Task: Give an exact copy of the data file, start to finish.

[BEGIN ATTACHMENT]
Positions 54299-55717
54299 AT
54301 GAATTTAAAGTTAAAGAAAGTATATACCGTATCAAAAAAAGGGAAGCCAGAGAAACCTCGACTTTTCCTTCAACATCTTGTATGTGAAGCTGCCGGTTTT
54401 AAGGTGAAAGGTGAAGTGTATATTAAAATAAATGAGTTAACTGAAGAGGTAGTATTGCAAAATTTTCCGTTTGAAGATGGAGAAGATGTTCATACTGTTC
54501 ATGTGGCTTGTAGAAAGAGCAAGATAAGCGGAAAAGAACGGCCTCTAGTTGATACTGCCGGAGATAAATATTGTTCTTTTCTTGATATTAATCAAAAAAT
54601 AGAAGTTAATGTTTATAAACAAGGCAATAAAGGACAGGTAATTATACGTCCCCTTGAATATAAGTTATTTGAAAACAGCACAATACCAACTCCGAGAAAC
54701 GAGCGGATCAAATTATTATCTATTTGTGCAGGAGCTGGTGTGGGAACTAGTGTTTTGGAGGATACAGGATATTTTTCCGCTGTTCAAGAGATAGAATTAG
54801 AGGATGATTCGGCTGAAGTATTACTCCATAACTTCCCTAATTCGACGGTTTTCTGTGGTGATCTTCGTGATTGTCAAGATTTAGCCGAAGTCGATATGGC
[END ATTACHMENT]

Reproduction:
Positions 54299-55717
54299 AT
54301 GAATTTAAAGTTAAAGAAAGTATATACCGTATCAAAAAAAGGGAAGCCAGAGAAACCTCGACTTTTCCTTCAACATCTTGTATGTGAAGCTGCCGGTTTT
54401 AAGGTGAAAGGTGAAGTGTATATTAAAATAAATGAGTTAACTGAAGAGGTAGTATTGCAAAATTTTCCGTTTGAAGATGGAGAAGATGTTCATACTGTTC
54501 ATGTGGCTTGTAGAAAGAGCAAGATAAGCGGAAAAGAACGGCCTCTAGTTGATACTGCCGGAGATAAATATTGTTCTTTTCTTGATATTAATCAAAAAAT
54601 AGAAGTTAATGTTTATAAACAAGGCAATAAAGGACAGGTAATTATACGTCCCCTTGAATATAAGTTATTTGAAAACAGCACAATACCAACTCCGAGAAAC
54701 GAGCGGATCAAATTATTATCTATTTGTGCAGGAGCTGGTGTGGGAACTAGTGTTTTGGAGGATACAGGATATTTTTCCGCTGTTCAAGAGATAGAATTAG
54801 AGGATGATTCGGCTGAAGTATTACTCCATAACTTCCCTAATTCGACGGTTTTCTGTGGTGATCTTCGTGATTGTCAAGATTTAGCCGAAGTCGATATGGC